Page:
- In order to utilize the benefits of PowerPoint, it is important to know how to apply it well. The following suggestions aim at achieving this goal.
- Learn the technology. Take a workshop, read a manual, or search the Internet for ideas and tutorials; experiment with the program and look for opportunities to gain experience with it.
- In preparing a presentation, animate the bullets or lines of text, so that they are introduced one at a time. This is one of the most important recommendations. A large amount of text on the screen all at once may overwhelm the listeners and cause them to lose interest. In a classroom setting, students are likely to write down everything on the screen instead of listening to the professor’s explanation. However, it is imperative to avoid the more distracting animation options, and, instead, create simple, effective animation, highlight each line of text and click on "add effect," then on "entrance," and then on "appear."
- Ensure that the bullets or lines of text are easy to read by choosing large fonts (e.g., 36-point Arial bold) along with a low-key, eye-pleasing background. Explore the "background fill" section of the program to find light colored textures.
- Keep the bullets to a minimum in both length and number. This brevity, along with simple animation, will help to focus the audience’s attention.
- Use pictures selectively. An excessive number of illustrations, especially clip art, can be distracting. In some situations, however, images enhance the presentation. In a social theory course, for example, pictures of early sociologists may stimulate the interest of students who feel daunted by the classical writings.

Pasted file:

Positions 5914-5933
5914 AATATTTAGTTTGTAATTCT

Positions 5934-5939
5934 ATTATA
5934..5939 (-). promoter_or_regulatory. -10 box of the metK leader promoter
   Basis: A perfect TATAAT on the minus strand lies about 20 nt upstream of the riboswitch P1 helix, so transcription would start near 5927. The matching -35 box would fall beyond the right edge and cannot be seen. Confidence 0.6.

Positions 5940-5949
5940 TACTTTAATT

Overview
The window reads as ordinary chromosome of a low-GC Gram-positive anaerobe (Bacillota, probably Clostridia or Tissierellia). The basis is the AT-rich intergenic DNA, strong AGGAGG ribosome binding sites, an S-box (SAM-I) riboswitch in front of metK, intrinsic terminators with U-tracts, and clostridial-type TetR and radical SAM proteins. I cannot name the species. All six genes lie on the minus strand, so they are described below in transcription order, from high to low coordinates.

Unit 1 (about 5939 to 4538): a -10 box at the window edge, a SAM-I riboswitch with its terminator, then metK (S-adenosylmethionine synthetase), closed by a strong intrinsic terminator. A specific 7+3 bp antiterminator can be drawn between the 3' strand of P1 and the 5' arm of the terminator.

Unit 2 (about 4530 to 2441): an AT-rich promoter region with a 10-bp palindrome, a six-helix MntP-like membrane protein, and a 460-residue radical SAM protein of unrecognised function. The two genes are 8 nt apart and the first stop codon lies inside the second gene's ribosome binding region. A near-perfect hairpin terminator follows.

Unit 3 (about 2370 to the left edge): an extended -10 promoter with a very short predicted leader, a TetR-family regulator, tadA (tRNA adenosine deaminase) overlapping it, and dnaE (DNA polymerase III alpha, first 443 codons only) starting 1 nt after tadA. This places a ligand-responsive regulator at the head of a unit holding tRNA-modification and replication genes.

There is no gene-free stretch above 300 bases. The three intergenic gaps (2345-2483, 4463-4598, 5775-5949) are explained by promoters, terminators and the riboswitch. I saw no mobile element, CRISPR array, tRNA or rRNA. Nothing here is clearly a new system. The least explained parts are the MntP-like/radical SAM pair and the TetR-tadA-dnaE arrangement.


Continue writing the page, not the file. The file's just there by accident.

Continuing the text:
- Ensure the smooth delivery of the presentation by inserting reminders into the lecture notes (such as the word "click") to advance the slides at specific points. These written reminders help to synchronize the visual cues with the oral commentary.
- During the delivery of the presentation, pause with the appearance of each line of text and elaborate on it. When providing definitions of concepts in the classroom, give a further explanation of each concept, along with one or more examples. Ask the students to suggest additional examples.
- During a class, pause at regular intervals to ask questions of the students in order to engage them in discussion—for example, by encouraging them to talk about how the information relates to their own experiences and observations.
- Do not hand out printouts of the slides before or during a class. This practice tends to discourage note taking.
- If there is a website for the course, do not upload the slides in advance of the lecture. Let students know that the presentation will be available the next day for review, but that they should take notes during class.
It should be evident that presentation software is neither the worst evil to invade academia nor the most brilliant teaching technique available. It is simply a tool. One may employ it in a useful manner or in a destructive one, just as a physical tool, such as a hammer, may be used to build homes for low-income people or to commit a brutal murder. Fortunately, the consequences of the clumsy use of PowerPoint are not fatal. On the other hand, skill with this program provides a means to achieve the goal of holding the attention of an audience, whether in a classroom or during a presentation to colleagues. When one has important information to deliver, it is worthwhile to use the tools that will get it across in a clear and compelling manner.